Now, how are all these criteria assessed? Does one need to submit documents? No, not at all. Until an invitation to apply for permanent residence is issued, no documents will need to be submitted. But!
Once you receive an invitation, you will only have 90 days to complete the online permanent residence application form, and submit all documents needed to prove the claims you made when filling in your profile. Some of these documents, e.g. Labour Market Impact Assessments or Educational Credential Assessments cannot possibly be obtained in that time span. As well, when you complete your online profile, questions will be asked about your language skills, education, work experience and whether or not you have a valid job offer. Anything declared in your initial profile will have to be proven later on, with the required documents. If you do not have these documents, or if your documents do not conform perfectly by what you declared, your application will be rejected and you may be deemed to have made a false declaration.
As a consequence, it is of the utmost importance that you disclose your situation as is. For instance, if your LMIA is in the works, do not indicate that you have one just yet. You can update your profile once you have the LMIA.
You want to know more, want help with your application or ran into an obstacle? Book a consultation, we’re happy to help!
SÉLECTION DU QUÉBEC
Programme d’expérience québécoise
The Programme d’expérience québecoise (PEQ), or Quebec Experience Program, is one of the most generous current immigration programs. Indeed, no point grids apply and there is no need to compete with other candidates. However, an advanced intermediate knowledge of oral French needs to be demonstrated.
The program contains two separate streams intended for those who wish to settle in Québec: one for graduates, and one for workers.
In order to qualify as a graduate, one must have legally studied in Québec and have or be on the verge of obtaining one of the eligible diplomas, such as university degrees or college degrees attesting to a minimum of 1800 hours of study or more. If the program was pursued entirely in French, there is no need to obtain test results of a recognized language test.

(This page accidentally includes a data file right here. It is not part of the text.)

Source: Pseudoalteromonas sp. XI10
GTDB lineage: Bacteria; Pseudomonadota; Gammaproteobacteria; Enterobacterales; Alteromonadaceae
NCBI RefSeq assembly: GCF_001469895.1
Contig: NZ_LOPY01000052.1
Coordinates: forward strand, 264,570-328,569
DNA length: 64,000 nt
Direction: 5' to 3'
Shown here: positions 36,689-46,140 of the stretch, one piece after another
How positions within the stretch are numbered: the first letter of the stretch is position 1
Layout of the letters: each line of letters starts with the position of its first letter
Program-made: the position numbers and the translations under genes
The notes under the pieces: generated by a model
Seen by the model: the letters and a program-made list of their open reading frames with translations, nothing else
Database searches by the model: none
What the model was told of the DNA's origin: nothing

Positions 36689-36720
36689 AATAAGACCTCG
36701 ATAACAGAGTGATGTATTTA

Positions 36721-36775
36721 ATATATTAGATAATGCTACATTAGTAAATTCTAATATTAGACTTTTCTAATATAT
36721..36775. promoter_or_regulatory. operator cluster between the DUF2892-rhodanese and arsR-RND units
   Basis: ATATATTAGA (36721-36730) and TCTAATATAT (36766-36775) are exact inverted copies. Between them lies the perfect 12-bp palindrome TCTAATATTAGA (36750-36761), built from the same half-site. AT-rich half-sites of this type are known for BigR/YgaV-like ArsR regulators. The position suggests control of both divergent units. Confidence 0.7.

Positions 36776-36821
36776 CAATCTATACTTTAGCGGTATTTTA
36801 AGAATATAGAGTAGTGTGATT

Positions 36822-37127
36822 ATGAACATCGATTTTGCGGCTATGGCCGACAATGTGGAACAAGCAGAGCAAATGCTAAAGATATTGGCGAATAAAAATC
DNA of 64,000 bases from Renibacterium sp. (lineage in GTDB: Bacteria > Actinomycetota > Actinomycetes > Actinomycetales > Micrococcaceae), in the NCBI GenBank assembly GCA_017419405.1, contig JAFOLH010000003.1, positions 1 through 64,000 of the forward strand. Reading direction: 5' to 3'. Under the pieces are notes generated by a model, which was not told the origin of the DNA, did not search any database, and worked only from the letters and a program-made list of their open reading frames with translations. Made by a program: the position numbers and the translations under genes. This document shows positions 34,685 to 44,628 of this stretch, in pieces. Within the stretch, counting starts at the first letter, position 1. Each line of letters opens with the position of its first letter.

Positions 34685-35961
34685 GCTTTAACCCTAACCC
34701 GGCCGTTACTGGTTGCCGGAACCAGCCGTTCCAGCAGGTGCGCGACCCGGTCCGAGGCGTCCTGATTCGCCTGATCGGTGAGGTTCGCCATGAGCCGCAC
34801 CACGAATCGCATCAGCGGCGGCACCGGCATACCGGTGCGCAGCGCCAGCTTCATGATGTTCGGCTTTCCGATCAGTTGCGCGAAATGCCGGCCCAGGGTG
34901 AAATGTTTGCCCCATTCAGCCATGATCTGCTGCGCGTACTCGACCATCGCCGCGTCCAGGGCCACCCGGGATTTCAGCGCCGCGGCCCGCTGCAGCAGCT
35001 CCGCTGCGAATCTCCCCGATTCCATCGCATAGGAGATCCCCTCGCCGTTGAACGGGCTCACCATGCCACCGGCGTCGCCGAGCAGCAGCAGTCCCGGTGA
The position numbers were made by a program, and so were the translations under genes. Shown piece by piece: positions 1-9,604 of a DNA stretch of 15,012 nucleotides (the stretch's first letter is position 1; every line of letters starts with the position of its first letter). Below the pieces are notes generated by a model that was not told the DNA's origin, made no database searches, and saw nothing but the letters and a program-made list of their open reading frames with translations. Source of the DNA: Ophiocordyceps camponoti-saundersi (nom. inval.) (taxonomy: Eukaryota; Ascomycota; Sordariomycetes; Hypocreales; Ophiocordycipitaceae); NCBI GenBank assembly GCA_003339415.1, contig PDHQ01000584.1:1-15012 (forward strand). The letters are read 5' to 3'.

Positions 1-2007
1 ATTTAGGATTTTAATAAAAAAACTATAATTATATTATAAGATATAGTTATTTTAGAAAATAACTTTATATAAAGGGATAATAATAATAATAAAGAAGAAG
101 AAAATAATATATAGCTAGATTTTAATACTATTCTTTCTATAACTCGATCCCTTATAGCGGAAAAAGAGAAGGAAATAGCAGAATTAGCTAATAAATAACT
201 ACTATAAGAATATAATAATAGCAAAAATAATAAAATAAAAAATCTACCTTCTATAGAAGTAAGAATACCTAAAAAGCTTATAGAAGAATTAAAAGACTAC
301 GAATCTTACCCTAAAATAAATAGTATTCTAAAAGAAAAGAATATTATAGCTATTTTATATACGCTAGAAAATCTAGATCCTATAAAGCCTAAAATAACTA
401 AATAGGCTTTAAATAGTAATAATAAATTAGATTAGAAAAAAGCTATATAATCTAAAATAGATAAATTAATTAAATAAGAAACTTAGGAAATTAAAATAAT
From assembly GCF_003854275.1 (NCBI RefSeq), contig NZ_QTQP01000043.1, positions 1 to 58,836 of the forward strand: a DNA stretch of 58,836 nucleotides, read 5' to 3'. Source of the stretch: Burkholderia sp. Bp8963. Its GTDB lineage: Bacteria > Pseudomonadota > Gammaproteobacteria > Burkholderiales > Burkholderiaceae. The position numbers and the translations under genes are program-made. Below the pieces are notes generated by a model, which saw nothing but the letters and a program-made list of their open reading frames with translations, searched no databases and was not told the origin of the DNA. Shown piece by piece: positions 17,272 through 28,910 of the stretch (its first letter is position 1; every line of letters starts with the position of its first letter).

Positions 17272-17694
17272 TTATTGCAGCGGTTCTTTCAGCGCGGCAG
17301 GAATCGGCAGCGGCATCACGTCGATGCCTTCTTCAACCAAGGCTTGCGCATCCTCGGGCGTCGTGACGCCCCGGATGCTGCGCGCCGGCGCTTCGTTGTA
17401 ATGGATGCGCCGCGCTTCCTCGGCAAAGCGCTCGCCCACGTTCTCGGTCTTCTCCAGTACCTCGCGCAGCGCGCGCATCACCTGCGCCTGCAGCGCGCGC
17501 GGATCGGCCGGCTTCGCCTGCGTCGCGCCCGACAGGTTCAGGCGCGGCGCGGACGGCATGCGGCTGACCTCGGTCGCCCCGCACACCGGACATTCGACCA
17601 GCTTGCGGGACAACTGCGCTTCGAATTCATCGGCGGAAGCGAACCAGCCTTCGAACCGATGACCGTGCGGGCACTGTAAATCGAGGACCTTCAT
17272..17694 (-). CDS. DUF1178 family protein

In order to qualify as a temporary foreign worker, one must have legally occupied a managerial, professional or technical job for at least 12 out of 24 months preceding the application in Québec. Furthermore, financial requirements apply to both programs.
Quebec regular skilled workers program
Under the current regular skilled workers program, the selection is made on the basis of a point grid, which keeps account of one’s education, including the field of education, work experience, age, knowledge of French and English, previous visits to Québec or close family members who are permanent residents or Canadian citizens, the presence of a validated job offer, characteristics of a partner, dependent children who will accompany the applicant and the financial self-sufficiency of the applicant.
The minimum education required is high school, and the financial criteria, i.e. signing a contract confirming one’s commitment to provide for one’s needs and one’s family’s needs for at least the first three months following arrival in Québec, needs to be met in order for a candidate to be selected.
With regards to the validated job offer, a different procedure applies compared to the federal level: a valid job offer needs to have been approved by the Ministère de l’Immigration, de la Diversité et de l’Intégration. Advanced intermediate knowledge of French (CLB 7) and intermediate knowledge of English (CLB 5) are required to obtain points for the language factors.
In May 2016, a new law has come into force which will transform the current passive selection procedure to an active selection procedure, much like Express entry. No date has been fixed yet for this overhaul, as Regulations still need to be put into place.
In December 2015 however, a first step towards the new system has been taken: all applications for the Quebec regular skilled workers program need to be submitted online, through the Mon Projet Québec portal.
Intake periods and quotas apply, unless you have a validated job offer, or you are a temporary resident in Québec who’s entitled to submit an application within Quebec, which is the case for certain temporary foreign workers and students.
THE CAREGIVER PROGRAM
The Caregiver program is a program aimed persons who have been employed for a 24-month period as caregivers in Canada, who have a proven ability in French or English of CLB 5 and who have a Canadian post-secondary certificate, diploma or degree, or the equivalent foreign credential. The equivalence of this foreign credential needs to have been determined by an approved agency.
This program might be particularly interesting for prospective immigrants who have degrees in nursing or child care, and wish to care for children, disabled or elderly persons in their home. Due to the employment requirement, a caregiver will first need to obtain an LMIA and work permit.
 For more information on the Caregiver Program, see: http://www.cic.gc.ca/english/immigrate/caregivers/